Developing Diverse Engineering Leaders for Future Workforce

Workplace diversity improves business' need to serve a broad customer base and spurs innovation. Classroom diversity prepares students for both.

Andrea Ogilvie and Tricia Berry

Andrea Ogilvie and Tricia Berry with students in the EOE and WEP programs

Students from traditionally under-represented groups make up roughly 18 percent of the undergraduate student body at the Cockrell School, according to Andrea Ogilvie, P.E., director of the school’s Equal Opportunity in Engineering Program. In fact, The University of Texas at Austin ranks third in the nation in awarding undergraduate engineering degrees to minority groups.

The EOE program, originally created in 1970 to help recruit African-American, Hispanic, and Native American students, continues to serve groups historically under-represented in the engineering field. It also supports students from Texas with backgrounds or experiences that contribute to the overall diversity of the Cockrell School, Ogilvie says, as well as women.

“The Cockrell School runs about 22 percent female enrollment, while the national average is closer to about 20 percent,” says Tricia Berry, director of the Women in Engineering Program (WEP). Established in 1991, WEP, makes what Berry calls “a concerted effort” to recruit female students to the school and help them stay connected once here.

Ogilvie and Berry bring the perspective of personal experience to their work. Both graduated from the Cockrell School, Ogilvie in civil engineering, Berry in chemical engineering. Both worked in industry. That background, they say, also gives them a passion for achieving diversity in engineering.

EOE and WEP efforts fall into three areas, pre-college outreach and recruitment; retention and community building with current students; and leadership and professional development programs to help prepare students for the workforce.

Pre-college programs, which start as early as elementary school, seek to get young people interested in and excited about engineering and, ultimately, to enroll in the Cockrell School.  Programs for current students include first-year interest groups, undergraduate research, and mentoring programs. Leadership and career development programs prepare students to enter the workforce with basic interpersonal skills they’ll need to be effective engineers, able to solve problems from a global perspective.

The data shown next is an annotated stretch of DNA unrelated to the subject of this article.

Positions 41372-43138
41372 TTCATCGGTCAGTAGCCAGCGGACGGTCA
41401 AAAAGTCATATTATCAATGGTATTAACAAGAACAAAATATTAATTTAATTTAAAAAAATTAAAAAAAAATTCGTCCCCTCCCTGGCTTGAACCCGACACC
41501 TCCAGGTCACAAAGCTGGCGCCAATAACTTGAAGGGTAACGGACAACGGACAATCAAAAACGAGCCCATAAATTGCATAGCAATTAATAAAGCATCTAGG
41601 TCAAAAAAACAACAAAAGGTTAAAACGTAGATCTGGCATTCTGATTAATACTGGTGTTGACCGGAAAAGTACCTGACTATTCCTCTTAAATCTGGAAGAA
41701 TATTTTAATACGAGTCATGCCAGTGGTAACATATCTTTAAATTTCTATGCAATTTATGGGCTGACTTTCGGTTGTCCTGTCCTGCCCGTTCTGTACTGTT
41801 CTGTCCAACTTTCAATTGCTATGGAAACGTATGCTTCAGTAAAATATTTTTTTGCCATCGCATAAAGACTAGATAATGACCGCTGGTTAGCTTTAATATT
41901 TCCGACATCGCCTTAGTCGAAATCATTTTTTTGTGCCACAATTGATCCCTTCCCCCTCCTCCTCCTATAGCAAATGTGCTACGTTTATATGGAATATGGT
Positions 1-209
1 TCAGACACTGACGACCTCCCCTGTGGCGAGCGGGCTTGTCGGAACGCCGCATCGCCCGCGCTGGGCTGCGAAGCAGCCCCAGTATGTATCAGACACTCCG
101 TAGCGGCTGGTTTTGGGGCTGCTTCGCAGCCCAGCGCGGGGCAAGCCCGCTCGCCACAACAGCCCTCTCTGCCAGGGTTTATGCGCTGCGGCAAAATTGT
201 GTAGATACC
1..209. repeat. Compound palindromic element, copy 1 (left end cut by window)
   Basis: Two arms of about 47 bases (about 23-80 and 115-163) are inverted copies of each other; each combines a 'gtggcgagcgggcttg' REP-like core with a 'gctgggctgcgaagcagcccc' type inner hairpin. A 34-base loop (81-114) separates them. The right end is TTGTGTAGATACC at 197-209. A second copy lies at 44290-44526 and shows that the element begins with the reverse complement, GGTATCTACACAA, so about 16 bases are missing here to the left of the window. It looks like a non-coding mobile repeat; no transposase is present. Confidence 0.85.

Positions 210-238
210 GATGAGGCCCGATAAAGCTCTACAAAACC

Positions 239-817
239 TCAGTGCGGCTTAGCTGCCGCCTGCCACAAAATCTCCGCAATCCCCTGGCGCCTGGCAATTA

The school’s reputation for outstanding diversity in its student body offers an additional advantage, attracting industry recruiters. “Companies recruit here first of all because we’re one of the nation’s top engineering programs,” says Ogilvie. “But they also come because we’re one of the top producers of diverse engineers.” Industry understands the need for and benefit of diversity in engineering, she adds. “Diverse perspectives can lead to better ideas and more effective solutions.”

The engineering industry wholeheartedly supports the school’s diversity programs, Berry agrees. But recruiting and retaining diverse populations presents challenges for both industry and academia.

One of those challenges is quality of education across the board, Ogilvie says. “A lot of young people have an interest in science and engineering, but it takes more than just an interest. We have a responsibility to make sure all students have access to quality K-12 education and resources to prepare them to succeed in this field if they choose it.

“For us, it’s about nurturing those with an interest in engineering, and easing the transition from high school to college. We connect students to programs and resources, such as undergraduate research and peer mentors, to make their college experience richer. Undergraduate research is a great way to engage students in our research community and enable them to work on projects that can shape the world we live in.”

All engineering students, Berry says, whatever their background, want to know that what they do will make a difference. “We help them understand that studying engineering here will put them in a position to do so.” 

The EOE Program and WEP also work collaboratively with industry partners, various engineering departments, alumni and students. “Recruiting excellent students, nurturing their interest, and preparing them for the next step in their careers involves critical partners and people at multiple levels,” Ogilvie says. “Everyone plays a role.” 

Play a role right now by making a gift to either Women in Engineering or Equal Opportunity in Engineering.